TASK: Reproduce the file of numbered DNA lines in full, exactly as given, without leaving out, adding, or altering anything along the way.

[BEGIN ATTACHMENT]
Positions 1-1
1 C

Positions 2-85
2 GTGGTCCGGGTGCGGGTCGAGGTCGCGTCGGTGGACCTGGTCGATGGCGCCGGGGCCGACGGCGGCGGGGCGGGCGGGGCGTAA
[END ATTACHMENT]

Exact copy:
Positions 1-1
1 C

Positions 2-85
2 GTGGTCCGGGTGCGGGTCGAGGTCGCGTCGGTGGACCTGGTCGATGGCGCCGGGGCCGACGGCGGCGGGGCGGGCGGGGCGTAA